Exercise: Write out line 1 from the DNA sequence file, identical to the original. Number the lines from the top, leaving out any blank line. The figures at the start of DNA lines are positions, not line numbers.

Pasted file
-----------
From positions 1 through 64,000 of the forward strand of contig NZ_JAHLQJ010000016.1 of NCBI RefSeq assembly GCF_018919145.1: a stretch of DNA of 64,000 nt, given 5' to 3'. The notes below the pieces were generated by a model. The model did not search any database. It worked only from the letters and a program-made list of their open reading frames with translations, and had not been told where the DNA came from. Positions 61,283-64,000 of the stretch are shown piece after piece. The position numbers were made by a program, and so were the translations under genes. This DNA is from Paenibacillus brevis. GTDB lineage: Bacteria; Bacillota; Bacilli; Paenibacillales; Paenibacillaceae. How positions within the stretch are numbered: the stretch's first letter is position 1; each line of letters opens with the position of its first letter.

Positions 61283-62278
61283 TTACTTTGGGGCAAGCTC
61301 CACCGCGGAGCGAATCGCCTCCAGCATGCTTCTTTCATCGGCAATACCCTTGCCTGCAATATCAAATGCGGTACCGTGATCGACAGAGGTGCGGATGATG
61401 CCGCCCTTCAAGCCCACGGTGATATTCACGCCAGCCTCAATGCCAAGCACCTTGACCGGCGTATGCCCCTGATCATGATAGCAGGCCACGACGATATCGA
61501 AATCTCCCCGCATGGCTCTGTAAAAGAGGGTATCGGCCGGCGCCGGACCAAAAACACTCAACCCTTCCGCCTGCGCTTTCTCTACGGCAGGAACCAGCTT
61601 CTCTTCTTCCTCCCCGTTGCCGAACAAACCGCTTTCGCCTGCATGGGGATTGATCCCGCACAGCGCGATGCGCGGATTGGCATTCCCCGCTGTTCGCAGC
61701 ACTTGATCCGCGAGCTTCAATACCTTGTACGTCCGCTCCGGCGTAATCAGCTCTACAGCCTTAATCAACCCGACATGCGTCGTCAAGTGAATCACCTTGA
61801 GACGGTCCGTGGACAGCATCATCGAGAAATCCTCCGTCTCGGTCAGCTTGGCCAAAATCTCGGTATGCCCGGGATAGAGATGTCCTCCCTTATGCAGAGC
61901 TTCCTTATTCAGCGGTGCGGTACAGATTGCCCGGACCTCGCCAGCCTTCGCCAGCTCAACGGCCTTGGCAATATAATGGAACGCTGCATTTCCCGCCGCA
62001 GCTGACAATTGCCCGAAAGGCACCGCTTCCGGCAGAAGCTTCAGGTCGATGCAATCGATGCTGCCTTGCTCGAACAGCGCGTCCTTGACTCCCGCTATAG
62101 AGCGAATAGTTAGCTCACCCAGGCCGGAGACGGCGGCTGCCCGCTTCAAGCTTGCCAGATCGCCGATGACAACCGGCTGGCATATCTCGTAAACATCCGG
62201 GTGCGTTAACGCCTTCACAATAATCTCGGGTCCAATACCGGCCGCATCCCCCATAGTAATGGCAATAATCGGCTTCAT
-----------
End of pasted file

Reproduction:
From positions 1 through 64,000 of the forward strand of contig NZ_JAHLQJ010000016.1 of NCBI RefSeq assembly GCF_018919145.1: a stretch of DNA of 64,000 nt, given 5' to 3'. The notes below the pieces were generated by a model. The model did not search any database. It worked only from the letters and a program-made list of their open reading frames with translations, and had not been told where the DNA came from. Positions 61,283-64,000 of the stretch are shown piece after piece. The position numbers were made by a program, and so were the translations under genes. This DNA is from Paenibacillus brevis. GTDB lineage: Bacteria; Bacillota; Bacilli; Paenibacillales; Paenibacillaceae. How positions within the stretch are numbered: the stretch's first letter is position 1; each line of letters opens with the position of its first letter.